We hadn’t gone anywhere yesterday. I had made good progress with knitting and Shane had started another woodwork task for rearranging where the TV sits. The hinge couldn’t take the weight so the deliberation and planning goes on. Still we had some success with reducing a drip on the radiator – very domestic day.
The weather was to be much sunnier today so we set off promptly and had only gone a short distance when we saw a water point that we hadn’t realised was there, just beyond some moored boats. Shane quicky swerved in and I went up the front to get a rope on the bollard. As I was perched on the edge, a woman came to ask if we could pull in as far back as possible as this tap had two outlets and they wanted water too. This suited us anyway for the position of our water tank so we met bow to bow. He had a high bow and the opening to his tank was on the other side and he was lamenting that it was awkward for him to reach. The woman brought him a folding step and he climbed up on to his high bow. This seemed quite a palaver to get water, but she explained that he had fallen recently into the canal and scraped his leg so was in quite a bit of pain. If they had been getting water in from the other side it would not have needed the climb. We were just readying our hoses when another guy arrived to see if we were getting water as he wanted it too. He acknowledged he would have to wait. We were soon full enough but he still could not get in because again the position of his tank meant he needed to be exactly where they were. We all agreed there wasn’t ever a point in being on a desperate hurry on the canal.
The other topic of discussion was that it was a windy day and it was a bit of a worry passing moored boats. You are meant to slow down but then it is possible in high wind that you will be blown onto the other boat, which would not be welcomed by the occupants, but speeding up to give yourself better steering does not please the occupants either. It was quite a windy canal so oncoming boats could appear quite unexpectedly too. Still it was quite wide as it was built for double width boats and we did meet a few of those during the morning One was looking very formidable, as it was passing moored boats, so looked like it was using all the available space, but at least that was on a straighter section and we met just as he cleared the moored boats. I was quite glad Shane was driving at that point. As we passed I noticed he had a wheel rather than a tiller. I don’t know if that makes steering any easier.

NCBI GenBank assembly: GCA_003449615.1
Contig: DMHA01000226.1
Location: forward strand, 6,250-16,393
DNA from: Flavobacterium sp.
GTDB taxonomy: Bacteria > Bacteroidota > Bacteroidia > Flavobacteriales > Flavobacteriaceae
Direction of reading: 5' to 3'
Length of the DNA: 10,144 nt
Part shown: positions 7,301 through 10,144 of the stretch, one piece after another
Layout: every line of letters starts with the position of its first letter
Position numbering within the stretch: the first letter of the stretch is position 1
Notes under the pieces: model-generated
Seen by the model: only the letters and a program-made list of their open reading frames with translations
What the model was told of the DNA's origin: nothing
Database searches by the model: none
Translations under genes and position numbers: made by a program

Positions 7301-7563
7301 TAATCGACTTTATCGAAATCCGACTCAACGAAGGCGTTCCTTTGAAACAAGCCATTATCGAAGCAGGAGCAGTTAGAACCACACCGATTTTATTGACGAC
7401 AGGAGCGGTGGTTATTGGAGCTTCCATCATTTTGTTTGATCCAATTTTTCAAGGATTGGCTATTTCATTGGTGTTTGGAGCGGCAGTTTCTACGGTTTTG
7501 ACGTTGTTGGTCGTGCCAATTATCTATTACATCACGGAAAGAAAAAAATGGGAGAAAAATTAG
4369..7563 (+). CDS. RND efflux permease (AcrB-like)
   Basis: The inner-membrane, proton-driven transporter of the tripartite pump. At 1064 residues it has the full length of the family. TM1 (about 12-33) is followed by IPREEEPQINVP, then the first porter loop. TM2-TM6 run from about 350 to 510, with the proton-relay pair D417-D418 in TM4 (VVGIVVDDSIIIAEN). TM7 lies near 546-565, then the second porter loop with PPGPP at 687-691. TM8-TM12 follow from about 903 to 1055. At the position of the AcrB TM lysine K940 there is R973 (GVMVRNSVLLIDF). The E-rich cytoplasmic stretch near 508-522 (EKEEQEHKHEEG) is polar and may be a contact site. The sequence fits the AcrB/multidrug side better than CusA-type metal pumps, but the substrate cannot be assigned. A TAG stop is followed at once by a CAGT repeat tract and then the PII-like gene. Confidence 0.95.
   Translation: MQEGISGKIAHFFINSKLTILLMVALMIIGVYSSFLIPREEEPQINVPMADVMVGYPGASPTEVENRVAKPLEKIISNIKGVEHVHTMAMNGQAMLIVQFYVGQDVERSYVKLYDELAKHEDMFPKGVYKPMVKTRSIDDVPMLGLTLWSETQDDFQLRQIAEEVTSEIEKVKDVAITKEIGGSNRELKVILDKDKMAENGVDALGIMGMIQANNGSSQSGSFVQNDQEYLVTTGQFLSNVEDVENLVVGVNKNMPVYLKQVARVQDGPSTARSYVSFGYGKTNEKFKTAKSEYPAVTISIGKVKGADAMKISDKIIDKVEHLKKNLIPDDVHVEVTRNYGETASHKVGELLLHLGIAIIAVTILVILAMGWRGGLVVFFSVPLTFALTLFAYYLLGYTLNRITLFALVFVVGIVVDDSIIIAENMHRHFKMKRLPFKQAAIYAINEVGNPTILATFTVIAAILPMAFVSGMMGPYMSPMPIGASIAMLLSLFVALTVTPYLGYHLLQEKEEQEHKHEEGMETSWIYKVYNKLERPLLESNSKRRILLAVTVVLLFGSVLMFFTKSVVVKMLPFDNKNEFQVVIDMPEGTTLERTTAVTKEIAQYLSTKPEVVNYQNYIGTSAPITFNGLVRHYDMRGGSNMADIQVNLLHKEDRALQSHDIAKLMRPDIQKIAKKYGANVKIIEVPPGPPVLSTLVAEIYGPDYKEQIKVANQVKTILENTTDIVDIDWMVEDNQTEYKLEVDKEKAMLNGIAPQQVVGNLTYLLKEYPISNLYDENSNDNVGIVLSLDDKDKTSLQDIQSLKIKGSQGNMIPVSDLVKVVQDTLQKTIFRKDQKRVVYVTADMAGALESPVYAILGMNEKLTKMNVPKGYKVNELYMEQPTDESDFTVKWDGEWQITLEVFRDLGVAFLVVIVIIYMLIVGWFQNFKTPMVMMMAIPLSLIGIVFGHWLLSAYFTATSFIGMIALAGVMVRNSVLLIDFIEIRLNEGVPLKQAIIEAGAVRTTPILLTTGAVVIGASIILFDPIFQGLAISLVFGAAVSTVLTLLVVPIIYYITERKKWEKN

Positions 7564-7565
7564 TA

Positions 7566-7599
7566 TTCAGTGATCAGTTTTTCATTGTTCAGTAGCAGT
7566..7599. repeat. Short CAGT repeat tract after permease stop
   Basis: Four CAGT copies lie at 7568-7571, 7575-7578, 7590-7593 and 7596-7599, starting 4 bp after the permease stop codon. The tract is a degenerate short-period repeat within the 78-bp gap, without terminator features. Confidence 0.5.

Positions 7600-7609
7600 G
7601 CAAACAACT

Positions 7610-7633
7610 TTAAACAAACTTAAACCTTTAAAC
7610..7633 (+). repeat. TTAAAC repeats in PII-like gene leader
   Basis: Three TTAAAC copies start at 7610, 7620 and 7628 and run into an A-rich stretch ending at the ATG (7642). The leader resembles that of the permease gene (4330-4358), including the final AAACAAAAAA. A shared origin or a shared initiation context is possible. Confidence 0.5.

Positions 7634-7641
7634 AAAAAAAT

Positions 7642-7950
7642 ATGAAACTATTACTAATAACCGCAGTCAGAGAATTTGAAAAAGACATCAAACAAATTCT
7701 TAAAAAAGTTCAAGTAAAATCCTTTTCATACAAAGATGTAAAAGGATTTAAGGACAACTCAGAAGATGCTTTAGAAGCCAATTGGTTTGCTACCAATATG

I am always interested in the variety of boats that there are. We saw one the other day with a big wooden area like a garden summer house, on the back and today there was another one with wooden cladding, but not a narrow boat this time. We also liked the boat we saw today with its name on an upturned bathtub on the roof, a bright and cheery craft.
I took the helm later and was approaching a long bend when a boat appeared coming the other way. In order to pass on the correct side, I steered well across and wondered that he was not deviating much from the middle at all. He started waving his arm and shouting. I could hear something about steering or possibly not steering. I thought he was shouting can’t you steer at me and I had already swung well over and I gestured to his side of the canal where I had left a double width clear for him to go to, but he continued waving, so I moved even further across. When we drew level, we got his explanation. His boat’s tiller looked lashed on and he was saying “I can’t steer”. He just needed us to try to go round him. There was another boat behind us, now appearing round the bend and we could see the man flailing his arm again shouting “Slow down! I can’t steer!” He must be having some time of it on a twisting canal on a windy day and poor steering. Really there is no chance of the on coming driver having a clue that is what is coming their way and there is no standard hand signal.